Bob Cropf

Posts Tagged ‘Neo-Classical’

Why Keynesianism will (or will not) work

In Free-market, Keynesianism on February 26, 2009 at 1:20 PM

This article is a neo-classical take on Keynes. It presents the rationale behind why Keynes’ theory is supposed to work, which is the multiplier effect. In other words, federal spending for infrastructure and other things will result in additional GDP (an increase in the aggregate demand).

The article’s author does not believe this. He articulates a neo-classical response when he says that

Of course, if GDP is adjusted for quality, the multipler is most likely negative, as resource allocation is directed by government officials, not consumer demands.

I am not sure what he means by “quality” and, maybe if you read the article more closely than I, then something will immediately leap out at you. However, I believe it has to do with “consumer demands.” Again, we are faced with the issue that Galbraith raises, that is, can government produce wealth? Skeptics, such as classical economists, doubt this and so argue that only consumer demand can result in “quality” GDP. Presumably, this increase in aggregate demand would not come as the result of more bridges, roads and other public goods rather than increasing output of televisions and cars (i.e., what consumers want). Hence the author’s logic is that only private consumer goods will produce a true multiplier effect on the economy.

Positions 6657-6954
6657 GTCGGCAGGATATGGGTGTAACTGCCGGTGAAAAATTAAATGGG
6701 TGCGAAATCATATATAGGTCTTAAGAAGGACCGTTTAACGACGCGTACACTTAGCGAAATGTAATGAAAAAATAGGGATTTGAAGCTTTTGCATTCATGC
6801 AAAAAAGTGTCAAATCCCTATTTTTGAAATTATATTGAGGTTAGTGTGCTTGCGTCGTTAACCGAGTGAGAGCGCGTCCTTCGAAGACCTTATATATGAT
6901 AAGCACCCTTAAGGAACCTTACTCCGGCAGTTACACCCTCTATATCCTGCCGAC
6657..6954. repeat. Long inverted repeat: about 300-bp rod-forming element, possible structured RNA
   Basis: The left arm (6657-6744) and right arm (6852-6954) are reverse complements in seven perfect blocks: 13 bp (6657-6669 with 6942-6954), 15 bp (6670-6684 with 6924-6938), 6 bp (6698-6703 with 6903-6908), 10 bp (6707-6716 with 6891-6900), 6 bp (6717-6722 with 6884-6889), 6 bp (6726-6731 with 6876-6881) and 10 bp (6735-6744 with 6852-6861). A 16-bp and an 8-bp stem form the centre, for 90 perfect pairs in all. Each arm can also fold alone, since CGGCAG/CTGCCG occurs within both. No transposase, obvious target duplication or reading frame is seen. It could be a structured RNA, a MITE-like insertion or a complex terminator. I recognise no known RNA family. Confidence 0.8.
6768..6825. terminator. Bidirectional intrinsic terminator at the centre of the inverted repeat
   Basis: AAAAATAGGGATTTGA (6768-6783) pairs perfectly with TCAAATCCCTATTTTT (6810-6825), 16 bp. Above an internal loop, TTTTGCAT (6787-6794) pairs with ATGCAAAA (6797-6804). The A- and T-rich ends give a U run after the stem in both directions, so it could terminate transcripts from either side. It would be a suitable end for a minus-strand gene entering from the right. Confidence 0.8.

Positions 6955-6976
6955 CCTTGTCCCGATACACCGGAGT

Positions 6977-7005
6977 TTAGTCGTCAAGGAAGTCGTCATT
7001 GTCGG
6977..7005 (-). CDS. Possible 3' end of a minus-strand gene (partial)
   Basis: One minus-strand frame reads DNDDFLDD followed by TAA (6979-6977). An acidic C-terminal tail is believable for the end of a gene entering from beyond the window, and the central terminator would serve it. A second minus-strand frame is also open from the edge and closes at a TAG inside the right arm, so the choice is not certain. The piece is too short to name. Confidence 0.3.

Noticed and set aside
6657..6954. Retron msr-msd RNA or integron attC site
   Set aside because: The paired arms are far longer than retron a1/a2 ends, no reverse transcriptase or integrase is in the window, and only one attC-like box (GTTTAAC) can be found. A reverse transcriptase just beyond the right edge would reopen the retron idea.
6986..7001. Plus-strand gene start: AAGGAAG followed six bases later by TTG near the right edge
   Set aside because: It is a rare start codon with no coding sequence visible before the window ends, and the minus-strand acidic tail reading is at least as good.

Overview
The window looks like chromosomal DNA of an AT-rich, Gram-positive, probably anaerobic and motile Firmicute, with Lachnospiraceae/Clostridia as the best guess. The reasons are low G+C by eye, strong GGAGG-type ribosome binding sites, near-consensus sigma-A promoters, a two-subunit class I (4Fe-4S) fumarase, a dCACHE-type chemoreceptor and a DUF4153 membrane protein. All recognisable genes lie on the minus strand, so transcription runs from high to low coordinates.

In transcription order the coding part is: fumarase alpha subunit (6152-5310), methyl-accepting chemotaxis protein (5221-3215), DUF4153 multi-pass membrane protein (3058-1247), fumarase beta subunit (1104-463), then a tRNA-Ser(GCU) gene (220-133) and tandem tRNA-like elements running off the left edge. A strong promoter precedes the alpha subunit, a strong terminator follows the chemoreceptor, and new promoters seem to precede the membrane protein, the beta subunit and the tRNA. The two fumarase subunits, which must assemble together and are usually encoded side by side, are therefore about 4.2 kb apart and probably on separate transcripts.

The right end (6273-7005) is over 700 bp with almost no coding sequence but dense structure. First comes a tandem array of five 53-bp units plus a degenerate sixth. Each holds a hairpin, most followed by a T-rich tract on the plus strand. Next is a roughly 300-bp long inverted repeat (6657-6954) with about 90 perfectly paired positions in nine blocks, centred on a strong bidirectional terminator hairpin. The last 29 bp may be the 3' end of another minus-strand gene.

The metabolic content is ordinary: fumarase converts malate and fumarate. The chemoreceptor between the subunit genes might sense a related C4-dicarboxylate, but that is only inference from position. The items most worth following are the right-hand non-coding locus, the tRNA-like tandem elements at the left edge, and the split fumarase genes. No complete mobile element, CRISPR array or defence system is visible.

Keynesian vs. Neo-Classical

In miscellaneous on February 8, 2009 at 7:19 PM

In the January 30 show, “The New Boss” (Act Three), This American Life has a very clear break down of the neo-classical vs. Keynesian economists battle since World War II, culminating with the debate of the current stimulus. Includes interviews with Blinder and Cowen. Also includes a brief biography of Keynes – interesting guy.

This American Life also did two other shows in 2008 that were very helpful in outlining the whole mess that we are in. The first one was in May, “The Giant Pool of Money’, about the mortgage crisis. The second one was in October, “Another Frightening Show about the Economy”, about the credit market collapse.